Finding 420

in Culture

It’s around 10:30 a.m. on an otherwise average Wednesday in San Rafael, California. I’ve arrived at San Rafael High School to see the Louis Pasteur statue where a group of high school friends in the early ’70s smoked weed. I wander tentatively on the high school campus among the students with backpacks rushing to class. I don’t exactly blend in, and a teacher spots me. 

“Can I help you? You look lost,” he says.

I try to explain myself in a way that doesn’t reveal my allegiances to the leaf.

“I’m here to see the art, the statue of Louis Pasteur,” I say.

“Oh, you’re on a 420 pilgrimage,” he says smiling and points to the area of the school where the art should be. “We put the statue in storage while we complete the construction.”

When I express sadness and lower my shoulders in disappointment, he smiles again and tells me, “don’t worry, it will be back.”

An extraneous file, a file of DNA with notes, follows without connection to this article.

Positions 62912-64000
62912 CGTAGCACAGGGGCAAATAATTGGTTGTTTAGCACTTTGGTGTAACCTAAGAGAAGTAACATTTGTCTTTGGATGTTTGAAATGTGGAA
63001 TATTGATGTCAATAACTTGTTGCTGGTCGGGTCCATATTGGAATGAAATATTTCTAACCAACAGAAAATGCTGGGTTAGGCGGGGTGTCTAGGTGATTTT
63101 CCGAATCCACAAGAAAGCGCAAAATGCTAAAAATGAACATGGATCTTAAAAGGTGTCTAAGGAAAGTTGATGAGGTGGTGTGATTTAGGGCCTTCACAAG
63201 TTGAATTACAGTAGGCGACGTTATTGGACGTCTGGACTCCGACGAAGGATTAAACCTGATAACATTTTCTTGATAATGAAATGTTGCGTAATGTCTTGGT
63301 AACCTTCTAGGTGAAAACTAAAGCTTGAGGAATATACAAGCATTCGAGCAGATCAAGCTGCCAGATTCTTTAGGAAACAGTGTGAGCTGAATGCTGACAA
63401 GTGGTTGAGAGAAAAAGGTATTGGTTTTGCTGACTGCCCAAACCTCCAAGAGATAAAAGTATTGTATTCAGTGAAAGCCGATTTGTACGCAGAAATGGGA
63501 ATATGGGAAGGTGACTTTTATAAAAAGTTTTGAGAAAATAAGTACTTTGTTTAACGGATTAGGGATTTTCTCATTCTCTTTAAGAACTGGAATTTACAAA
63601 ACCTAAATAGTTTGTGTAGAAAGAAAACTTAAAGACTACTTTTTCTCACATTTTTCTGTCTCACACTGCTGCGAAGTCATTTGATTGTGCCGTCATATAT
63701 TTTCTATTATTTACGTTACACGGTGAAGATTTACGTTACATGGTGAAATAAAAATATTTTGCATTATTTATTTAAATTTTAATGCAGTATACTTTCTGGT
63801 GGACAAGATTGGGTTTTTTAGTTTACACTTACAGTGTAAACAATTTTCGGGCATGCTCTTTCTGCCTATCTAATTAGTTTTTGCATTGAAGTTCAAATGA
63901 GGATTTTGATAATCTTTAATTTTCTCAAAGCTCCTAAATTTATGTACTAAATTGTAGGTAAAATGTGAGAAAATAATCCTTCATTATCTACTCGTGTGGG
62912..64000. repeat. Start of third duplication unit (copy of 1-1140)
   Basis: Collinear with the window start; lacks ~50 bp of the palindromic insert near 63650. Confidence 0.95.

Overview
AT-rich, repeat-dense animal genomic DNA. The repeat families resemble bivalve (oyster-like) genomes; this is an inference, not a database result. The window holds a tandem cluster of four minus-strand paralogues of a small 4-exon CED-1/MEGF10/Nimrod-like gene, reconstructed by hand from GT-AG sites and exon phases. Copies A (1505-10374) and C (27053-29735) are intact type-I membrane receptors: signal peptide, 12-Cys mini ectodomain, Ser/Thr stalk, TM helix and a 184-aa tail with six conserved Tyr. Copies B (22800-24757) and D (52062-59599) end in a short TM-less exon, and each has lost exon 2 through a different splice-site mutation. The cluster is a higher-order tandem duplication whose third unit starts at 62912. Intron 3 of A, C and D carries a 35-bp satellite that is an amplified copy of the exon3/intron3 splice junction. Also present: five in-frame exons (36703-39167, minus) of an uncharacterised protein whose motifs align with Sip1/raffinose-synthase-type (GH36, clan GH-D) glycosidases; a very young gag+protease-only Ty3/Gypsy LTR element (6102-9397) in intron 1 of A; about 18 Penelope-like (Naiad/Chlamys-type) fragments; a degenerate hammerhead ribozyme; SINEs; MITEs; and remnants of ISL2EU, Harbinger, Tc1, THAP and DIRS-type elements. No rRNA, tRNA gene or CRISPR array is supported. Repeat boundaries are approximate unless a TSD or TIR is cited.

“Happy 420!” I say joyfully and head out to my next destination.

420 Eve & The Temple Dragons

The first time I went to Terrapin Crossroads, the now-shuttered bar and music venue in San Rafael founded by former Grateful Dead bassist Phil Lesh, I walked confidently straight backstage and discovered large jars filled with cannabis. The 2016 event was a 420 Eve party hosted by longtime High Times Editor-in-Chief Steve Hager who had labeled each jar of bud with a different character from Arthurian legend. I smoked them all, Guinevere, the Green Knight, King Arthur, and had an absolute blast. At one point, Steve announced the music would start and, as it turned out, he was also the performer with his act, the Temple Dragons, an homage to something from his past. As Cannabis Digest explains, the Temple Dragons were …

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Author: Ellen Holland / High Times

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